Whārangi 1: Biography
Prison matron, asylum matron
I tuhia tēnei haurongo e Margaret Long, ā, i tāngia tuatahitia ki Ngā Tāngata Taumata Rau i te 1990.
Esther Coster was the fifth child in a family of eight daughters and one son of Miriam Curtis and her husband, Thomas Coster, a farmer near Charfield in Gloucestershire, England. She was baptised at Charfield on 6 December 1835. Esther came to New Zealand with her family, arriving at Lyttelton on the Bangalore on 21 August 1851. Thomas Coster took up 100 acres at Harewood, near Christchurch, where he built a cob house for the family. On 7 June 1854 at Christchurch, Esther Coster married Edward William Seager, sergeant of the Canterbury Province Armed Police Force. They were to have twelve children, two of whom died in infancy.
In 1862 Esther Seager, now with four children, was appointed matron at Lyttelton gaol, on a salary of £15 a year. Edward Seager was appointed gaoler, with a salary of £200. The gaol housed not only convicted criminals, but also the mentally ill. Esther had entire control of the female prisoners. Her duties included searching them, supervising their work and being generally responsible for their behaviour. Despite fairly primitive conditions, Edward with Esther's support made some improvements, such as providing separate accommodation for the mentally ill prisoners and giving the prisoners productive work. The Seagers' youngest child died in April 1862, only 2½ months after Esther had taken up her position.
In 1863 Esther Seager was appointed matron of the newly built Canterbury Asylum, soon renamed the Sunnyside Lunatic Asylum, at Sunnyside, Christchurch. She held this position until 1887. Edward Seager was appointed 'keeper'. In these years they had eight more children. When the family first moved into the asylum in November 1863 they shared the visitors' room during the day and slept in the attendants' day-room at night. A separate room for visitors was not provided until 1871, and it was not until the late 1870s that adequate separate accommodation was made available for the keeper's family.
Esther Seager, as well as taking charge of the women patients, was responsible for the smooth running of all domestic arrangements. Despite progressive overcrowding, poor maintenance and increasingly outmoded and dilapidated equipment, reports from inspectors and official visitors always applauded Esther's regime: the patients were clean and neat, the food of excellent quality, and the premises 'kept in their usually remarkably cleanly and orderly condition, all sweet and well ventilated.'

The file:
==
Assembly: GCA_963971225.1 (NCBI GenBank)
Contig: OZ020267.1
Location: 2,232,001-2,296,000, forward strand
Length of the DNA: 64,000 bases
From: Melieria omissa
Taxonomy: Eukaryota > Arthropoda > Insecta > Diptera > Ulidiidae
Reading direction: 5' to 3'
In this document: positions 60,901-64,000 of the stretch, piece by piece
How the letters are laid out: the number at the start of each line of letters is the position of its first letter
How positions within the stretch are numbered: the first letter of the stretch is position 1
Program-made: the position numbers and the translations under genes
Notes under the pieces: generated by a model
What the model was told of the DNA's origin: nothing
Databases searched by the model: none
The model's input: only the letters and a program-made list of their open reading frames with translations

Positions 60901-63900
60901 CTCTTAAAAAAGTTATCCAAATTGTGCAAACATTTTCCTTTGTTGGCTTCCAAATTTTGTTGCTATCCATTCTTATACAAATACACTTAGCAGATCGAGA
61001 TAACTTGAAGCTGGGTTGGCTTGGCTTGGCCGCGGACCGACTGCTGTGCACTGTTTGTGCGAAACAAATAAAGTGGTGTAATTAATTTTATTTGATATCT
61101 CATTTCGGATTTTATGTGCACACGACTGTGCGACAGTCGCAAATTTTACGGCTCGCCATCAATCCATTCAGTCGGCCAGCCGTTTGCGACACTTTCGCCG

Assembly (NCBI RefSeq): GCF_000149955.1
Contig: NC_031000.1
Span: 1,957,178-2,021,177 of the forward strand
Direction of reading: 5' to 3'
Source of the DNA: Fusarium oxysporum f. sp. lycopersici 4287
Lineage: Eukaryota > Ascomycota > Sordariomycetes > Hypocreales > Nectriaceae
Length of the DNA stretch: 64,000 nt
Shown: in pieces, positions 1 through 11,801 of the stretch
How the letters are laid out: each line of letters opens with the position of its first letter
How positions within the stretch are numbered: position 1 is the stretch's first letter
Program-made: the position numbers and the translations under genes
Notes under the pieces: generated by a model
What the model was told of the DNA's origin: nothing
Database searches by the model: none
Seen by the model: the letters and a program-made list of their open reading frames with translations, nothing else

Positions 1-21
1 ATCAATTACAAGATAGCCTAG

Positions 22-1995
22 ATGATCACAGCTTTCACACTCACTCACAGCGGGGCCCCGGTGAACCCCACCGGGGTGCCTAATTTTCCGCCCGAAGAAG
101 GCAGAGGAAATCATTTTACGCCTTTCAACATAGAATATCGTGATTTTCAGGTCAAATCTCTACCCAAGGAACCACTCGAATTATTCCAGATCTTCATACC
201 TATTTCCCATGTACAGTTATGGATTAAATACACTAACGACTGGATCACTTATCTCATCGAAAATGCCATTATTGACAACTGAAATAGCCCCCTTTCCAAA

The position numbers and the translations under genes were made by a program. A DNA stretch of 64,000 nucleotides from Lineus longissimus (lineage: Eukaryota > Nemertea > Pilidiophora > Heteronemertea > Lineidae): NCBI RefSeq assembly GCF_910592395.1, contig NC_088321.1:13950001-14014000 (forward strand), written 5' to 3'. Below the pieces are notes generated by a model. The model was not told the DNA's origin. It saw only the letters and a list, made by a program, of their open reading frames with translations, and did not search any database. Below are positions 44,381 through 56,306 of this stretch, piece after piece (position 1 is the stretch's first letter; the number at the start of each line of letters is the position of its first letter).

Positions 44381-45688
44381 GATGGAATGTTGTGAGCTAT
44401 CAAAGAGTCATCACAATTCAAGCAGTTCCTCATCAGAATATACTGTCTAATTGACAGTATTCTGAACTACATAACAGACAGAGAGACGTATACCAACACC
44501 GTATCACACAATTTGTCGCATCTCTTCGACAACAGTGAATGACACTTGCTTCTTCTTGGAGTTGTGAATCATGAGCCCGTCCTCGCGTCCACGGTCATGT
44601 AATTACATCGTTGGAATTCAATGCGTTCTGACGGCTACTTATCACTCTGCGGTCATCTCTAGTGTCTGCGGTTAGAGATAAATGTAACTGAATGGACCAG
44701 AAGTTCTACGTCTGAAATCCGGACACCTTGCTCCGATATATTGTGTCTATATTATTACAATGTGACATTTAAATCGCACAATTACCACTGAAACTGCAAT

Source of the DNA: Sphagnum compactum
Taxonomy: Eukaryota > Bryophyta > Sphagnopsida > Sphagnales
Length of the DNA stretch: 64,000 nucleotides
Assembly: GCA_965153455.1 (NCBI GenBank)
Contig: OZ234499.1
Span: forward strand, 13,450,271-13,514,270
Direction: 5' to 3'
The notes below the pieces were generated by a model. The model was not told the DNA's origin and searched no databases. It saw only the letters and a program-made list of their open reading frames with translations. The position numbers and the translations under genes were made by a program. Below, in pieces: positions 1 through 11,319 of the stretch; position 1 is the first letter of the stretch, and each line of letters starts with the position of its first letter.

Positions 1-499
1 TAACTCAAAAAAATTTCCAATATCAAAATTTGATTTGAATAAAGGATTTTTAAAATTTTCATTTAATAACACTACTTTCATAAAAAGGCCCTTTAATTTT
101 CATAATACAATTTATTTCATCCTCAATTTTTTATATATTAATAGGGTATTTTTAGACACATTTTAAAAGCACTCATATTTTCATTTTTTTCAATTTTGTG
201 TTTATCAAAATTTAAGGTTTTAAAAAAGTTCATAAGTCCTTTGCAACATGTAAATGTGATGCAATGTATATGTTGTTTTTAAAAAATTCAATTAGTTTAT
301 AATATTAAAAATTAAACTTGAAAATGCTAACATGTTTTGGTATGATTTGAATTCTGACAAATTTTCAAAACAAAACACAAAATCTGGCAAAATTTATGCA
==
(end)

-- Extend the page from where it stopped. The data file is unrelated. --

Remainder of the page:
The Seagers carried out innovative, humane, and imaginative policies in their treatment of the patients at Sunnyside. Great emphasis was placed on musical and theatrical activities, in which the whole Seager family participated; outdoor activities such as walking, excursions to the beach and the countryside, croquet and cricket; and work such as gardening and sewing. When Edward was away from Sunnyside on holiday or leave, Esther and the chief attendant would take joint charge of the asylum.
In April 1887 Esther and Edward Seager were required to retire from the asylum. No further jobs were found for them, and their service under the provincial government disqualified them from receiving a pension, although they were awarded a small sum in compensation. Four of their children were still living with them. The Seagers rented a house in Sydenham, and Esther took in boarders until Edward secured a job as usher to the Christchurch Supreme Court. Esther Seager now busied herself with her own household and with her family and friends. In these years she nursed her dying son, Henry Edward, and took in a young unmarried woman during her pregnancy.
Esther Seager died in Christchurch on 16 March 1911. She received no public honours during her life or after her death. Yet she had given 25 years' service as a public servant, and many more as a wife and mother, in a particularly difficult and stressful environment. In the successful and innovative work of the Seagers at Sunnyside, Esther Seager's role was essential.